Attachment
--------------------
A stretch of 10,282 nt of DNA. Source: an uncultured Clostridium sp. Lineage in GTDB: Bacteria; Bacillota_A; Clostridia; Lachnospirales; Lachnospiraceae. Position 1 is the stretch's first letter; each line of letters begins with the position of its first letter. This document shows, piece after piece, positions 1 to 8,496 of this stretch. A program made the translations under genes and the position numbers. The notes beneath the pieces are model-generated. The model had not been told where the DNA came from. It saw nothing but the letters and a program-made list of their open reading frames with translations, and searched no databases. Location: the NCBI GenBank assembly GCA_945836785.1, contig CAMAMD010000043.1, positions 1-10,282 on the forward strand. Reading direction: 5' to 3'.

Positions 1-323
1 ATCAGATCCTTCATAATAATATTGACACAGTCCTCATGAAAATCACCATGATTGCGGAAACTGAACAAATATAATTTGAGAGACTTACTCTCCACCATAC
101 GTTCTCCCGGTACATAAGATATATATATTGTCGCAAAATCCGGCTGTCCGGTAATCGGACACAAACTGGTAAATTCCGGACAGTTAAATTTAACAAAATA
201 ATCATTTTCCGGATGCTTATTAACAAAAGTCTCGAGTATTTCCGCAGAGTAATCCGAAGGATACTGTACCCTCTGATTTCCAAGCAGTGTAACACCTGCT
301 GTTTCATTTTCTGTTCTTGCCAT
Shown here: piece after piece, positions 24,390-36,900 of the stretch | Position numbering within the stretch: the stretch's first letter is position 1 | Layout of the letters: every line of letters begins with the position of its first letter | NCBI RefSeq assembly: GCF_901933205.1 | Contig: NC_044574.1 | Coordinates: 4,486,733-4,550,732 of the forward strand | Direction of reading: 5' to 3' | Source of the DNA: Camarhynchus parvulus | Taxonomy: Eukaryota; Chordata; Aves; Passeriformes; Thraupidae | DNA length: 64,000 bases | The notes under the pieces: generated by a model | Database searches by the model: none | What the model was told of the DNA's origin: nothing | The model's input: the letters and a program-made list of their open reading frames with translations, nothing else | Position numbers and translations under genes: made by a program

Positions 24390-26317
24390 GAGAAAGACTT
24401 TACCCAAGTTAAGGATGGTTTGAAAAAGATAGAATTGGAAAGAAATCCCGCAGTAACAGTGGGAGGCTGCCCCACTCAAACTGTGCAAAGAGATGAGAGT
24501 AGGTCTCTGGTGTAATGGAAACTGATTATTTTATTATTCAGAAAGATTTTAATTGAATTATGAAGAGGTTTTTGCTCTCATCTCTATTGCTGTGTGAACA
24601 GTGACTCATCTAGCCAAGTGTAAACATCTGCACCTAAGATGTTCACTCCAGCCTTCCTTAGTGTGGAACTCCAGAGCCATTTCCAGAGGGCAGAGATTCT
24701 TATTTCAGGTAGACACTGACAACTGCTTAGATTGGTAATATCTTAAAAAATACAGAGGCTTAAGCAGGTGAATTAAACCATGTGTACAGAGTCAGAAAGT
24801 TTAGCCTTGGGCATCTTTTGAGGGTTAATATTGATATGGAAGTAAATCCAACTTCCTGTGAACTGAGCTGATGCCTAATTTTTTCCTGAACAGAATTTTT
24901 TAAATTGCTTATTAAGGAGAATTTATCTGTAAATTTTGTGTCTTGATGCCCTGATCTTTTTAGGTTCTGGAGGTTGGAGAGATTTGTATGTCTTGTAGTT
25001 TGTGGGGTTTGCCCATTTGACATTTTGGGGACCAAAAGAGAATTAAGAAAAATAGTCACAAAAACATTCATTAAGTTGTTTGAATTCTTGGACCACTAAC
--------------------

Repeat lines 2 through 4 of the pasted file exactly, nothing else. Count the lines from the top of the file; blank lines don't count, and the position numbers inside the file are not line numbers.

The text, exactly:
Positions 1-323
1 ATCAGATCCTTCATAATAATATTGACACAGTCCTCATGAAAATCACCATGATTGCGGAAACTGAACAAATATAATTTGAGAGACTTACTCTCCACCATAC
101 GTTCTCCCGGTACATAAGATATATATATTGTCGCAAAATCCGGCTGTCCGGTAATCGGACACAAACTGGTAAATTCCGGACAGTTAAATTTAACAAAATA